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Once you have a job offer in hand, it is your decision to make the final call to accept or reject it. You will be given enough time to decide. Most companies will extend an offer and expect a decision within five business days. If you’re working with a headhunter, they should have explained to you that their role is to assist in the interview process and get you a job offer. Some candidates use the "Ben Franklin" simple decision method by listing the pluses and minuses of the offer on a sheet of paper. Draw a line down the middle, put the pluses on the left and the minuses on the right.

You can use the "Ben Franklin" method in comparing your current position against the offer. When comparing the money, remember that you’ll always leave some money on the table. It could be an earned bonus, vesting monies, stock perks, etc.

Did you really get a job offer? I have talked with many candidates who claim they have received job offers. When I dig deeper, they did not actually get a job offer. Often they had two or three interviews and were eliminated prior to the job offer stage. To receive a bonafide job offer it must contain three components. These are (1) position title; (2) money/benefit package and (3) tentative start date. You should always have an offer in writing before making any decision.

A counteroffer is like trying to keep a relationship together by offering more money. Your spouse or partner says, "Honey! I’m really happy with our relationship, but last week I met someone. We have mutual interests and I have been offered more money, a bigger house, longer vacations, and just a better lifestyle. So, I'm leaving you. I’ll be gone in two weeks. There’s nothing really wrong with our relationship, I just feel this will be a better lifestyle for me." In this metaphor, your employer is the one getting the bad news. The difference is that your leaving may cause a short-term replacement problem, so a counter-offer might temporarily patch up the relationship. If you accept a counter-offer, the following twelve reasons may apply.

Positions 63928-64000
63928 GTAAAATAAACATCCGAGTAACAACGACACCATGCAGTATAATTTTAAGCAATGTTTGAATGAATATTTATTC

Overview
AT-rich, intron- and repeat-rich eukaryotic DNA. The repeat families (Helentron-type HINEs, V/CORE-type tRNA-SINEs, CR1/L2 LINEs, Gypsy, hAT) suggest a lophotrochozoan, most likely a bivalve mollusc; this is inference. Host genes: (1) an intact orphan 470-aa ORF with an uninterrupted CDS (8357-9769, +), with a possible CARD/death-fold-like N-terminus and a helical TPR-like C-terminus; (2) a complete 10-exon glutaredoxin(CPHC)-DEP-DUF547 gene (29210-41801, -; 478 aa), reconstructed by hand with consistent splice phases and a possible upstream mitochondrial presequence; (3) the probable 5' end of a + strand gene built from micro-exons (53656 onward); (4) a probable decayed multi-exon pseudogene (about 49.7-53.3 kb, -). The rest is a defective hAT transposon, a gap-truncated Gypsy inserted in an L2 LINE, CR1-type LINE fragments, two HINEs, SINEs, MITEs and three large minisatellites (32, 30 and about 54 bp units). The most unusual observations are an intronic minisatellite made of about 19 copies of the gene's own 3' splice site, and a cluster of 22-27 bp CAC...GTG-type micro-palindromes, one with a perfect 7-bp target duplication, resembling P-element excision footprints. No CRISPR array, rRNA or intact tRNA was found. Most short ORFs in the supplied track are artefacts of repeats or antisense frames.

1. Is the money for your counteroffer your next pay raise early?
  2. Most likely, you will be pressured to resign or be terminated within a year.
  3. Your employer will begin any cutback with you in mind.
  4. Your relationship with your co-workers will never be the same.
  5. The people and circumstances that caused you to consider other opportunities will be the same.
  6. Once your employer knows you are unhappy, your loyalty will always be in doubt.
  7. Your company has insulted your intelligence by thinking that you are for sale.
  8. Your boss will start thinking about a new person at a cheaper price.
  9. You had to threaten to resign before they’ll give you what you’re worth.
  10. At promotion review time, your employer will remember.
  11. After accepting the counter offer, you are now a "hired gun," not a career employee.
  12. It's all about loyalty, not money.

[QUICK TIP] Do not tell your current employer that you’re considering accepting a job offer. Give notice after you have accepted the offer. Be firm about not accepting counteroffers.

PLEASE NOTE: emails received become the property of "Dear Headhunter" and may be published unless otherwise requested. Questions may be edited for content and length. All questions will be reviewed, some without a reply.

George Gurney has been a leader in the employment industry since 1976. He founded an executive search firm that conducts domestic and international assignments.  He has won numerous awards for recruiting excellence.  He has been a guest speaker at national conventions and seminars.